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Chabad of Poway rabbi pleads guilty to tax, wire fraud

The conspiracy began in at least 2010 and continued through October 2018 to "fraudulently obtain hundreds of thousands of dollars" according to court documents.

POWAY, Calif. — Rabbi Yisroel Goldstein, who was shot and lost his right index finger during the Poway shooting attack in 2019, pleaded guilty to federal charges of tax fraud and wire fraud Tuesday, according to the U.S. Attorney's Office. Goldstein signed a guilty plea on July 6. 

According to court documents obtained by News 8, "some of the non-profit entities [the] defendent established provided services to the community, but others were non-functioning shell entities that existed primarily on paper or simply as bank account holders. Defendant used bank accounts held by these entities to conceal his illegal financial transactions and avoid detection by other Chabad officials, from the IRS, and from law enforcement." 

U.S. Attorney Robert Brewer said Goldstein's plea came with admissions that he accepted the "charitable donations," then would send about 90% of the funds back to the donors, while pocketing the remainder for himself.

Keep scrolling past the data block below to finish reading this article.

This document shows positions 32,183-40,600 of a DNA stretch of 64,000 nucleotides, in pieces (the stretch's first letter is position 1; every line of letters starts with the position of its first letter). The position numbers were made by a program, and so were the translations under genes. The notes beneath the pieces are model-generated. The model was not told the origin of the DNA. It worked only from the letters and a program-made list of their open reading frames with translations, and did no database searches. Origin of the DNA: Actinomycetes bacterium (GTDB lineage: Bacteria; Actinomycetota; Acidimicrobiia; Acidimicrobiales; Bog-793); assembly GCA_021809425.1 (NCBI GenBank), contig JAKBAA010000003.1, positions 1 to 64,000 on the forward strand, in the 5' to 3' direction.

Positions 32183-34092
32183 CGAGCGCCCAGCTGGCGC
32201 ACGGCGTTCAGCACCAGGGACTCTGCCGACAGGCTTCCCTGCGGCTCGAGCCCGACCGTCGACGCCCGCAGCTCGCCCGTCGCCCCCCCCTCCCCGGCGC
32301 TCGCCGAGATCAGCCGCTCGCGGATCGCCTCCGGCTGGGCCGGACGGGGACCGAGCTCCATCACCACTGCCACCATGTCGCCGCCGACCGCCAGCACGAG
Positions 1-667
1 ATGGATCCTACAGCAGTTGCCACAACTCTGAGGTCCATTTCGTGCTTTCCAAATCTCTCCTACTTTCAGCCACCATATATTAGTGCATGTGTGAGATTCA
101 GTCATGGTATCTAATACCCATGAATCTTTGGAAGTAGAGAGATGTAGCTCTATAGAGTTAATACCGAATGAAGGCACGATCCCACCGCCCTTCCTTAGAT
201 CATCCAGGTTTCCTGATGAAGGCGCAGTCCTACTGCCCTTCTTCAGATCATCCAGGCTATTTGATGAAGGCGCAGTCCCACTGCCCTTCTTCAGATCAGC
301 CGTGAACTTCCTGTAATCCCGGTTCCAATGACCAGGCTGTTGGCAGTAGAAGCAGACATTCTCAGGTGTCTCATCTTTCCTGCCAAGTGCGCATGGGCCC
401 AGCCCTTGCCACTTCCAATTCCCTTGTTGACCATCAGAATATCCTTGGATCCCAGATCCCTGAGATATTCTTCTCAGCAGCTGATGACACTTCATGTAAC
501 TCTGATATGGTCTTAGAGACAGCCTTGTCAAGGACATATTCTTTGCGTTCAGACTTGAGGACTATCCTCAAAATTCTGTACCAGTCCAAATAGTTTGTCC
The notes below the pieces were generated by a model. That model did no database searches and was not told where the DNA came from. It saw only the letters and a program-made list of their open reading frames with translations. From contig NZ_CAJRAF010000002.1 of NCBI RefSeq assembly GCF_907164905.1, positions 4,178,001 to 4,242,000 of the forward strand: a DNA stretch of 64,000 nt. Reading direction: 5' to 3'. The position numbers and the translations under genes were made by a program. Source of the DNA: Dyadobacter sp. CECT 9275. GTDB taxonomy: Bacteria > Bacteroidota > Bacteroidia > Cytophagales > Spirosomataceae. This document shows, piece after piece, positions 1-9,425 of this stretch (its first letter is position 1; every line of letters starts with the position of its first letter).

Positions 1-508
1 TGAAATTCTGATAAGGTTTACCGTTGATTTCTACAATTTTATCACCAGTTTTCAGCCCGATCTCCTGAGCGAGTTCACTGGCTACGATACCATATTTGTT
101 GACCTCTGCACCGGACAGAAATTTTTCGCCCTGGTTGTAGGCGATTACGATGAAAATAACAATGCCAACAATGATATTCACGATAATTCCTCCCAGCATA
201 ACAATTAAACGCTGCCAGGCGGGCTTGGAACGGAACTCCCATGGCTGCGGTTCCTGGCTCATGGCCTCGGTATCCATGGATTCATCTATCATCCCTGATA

Donors would then falsely claim on tax forms that 100% of their donations went to Chabad, Brewer said.

According to the court documents, the conspiracy began in at least early 2010 and continued through October 2018 to "fraudulently obtain hundreds of thousands of dollars for the co-conspirators' personal use and benefit by using false information and fabricated records to pretend to be eligible for tax deductions." 

Five co-defendants involved in the scheme pleaded guilty this week, according to Brewer, who said other alleged co-conspirators remain under investigation.

Over the years, Goldstein accepted at least $6.2 million in purported donations on behalf of at least 18 taxpayers, according to the U.S. Attorney's Office.

Goldstein also defrauded corporations that donated to Chabad or charities controlled by the rabbi, federal prosecutors said. Corporate employees taking part in matching donation programs would give Goldstein money, which he secretly funneled back to them, while keeping the matching donation amounts provided by the corporations, according to Brewer, who said at least six employee co-conspirators took part in that scheme from 2010 to 2018.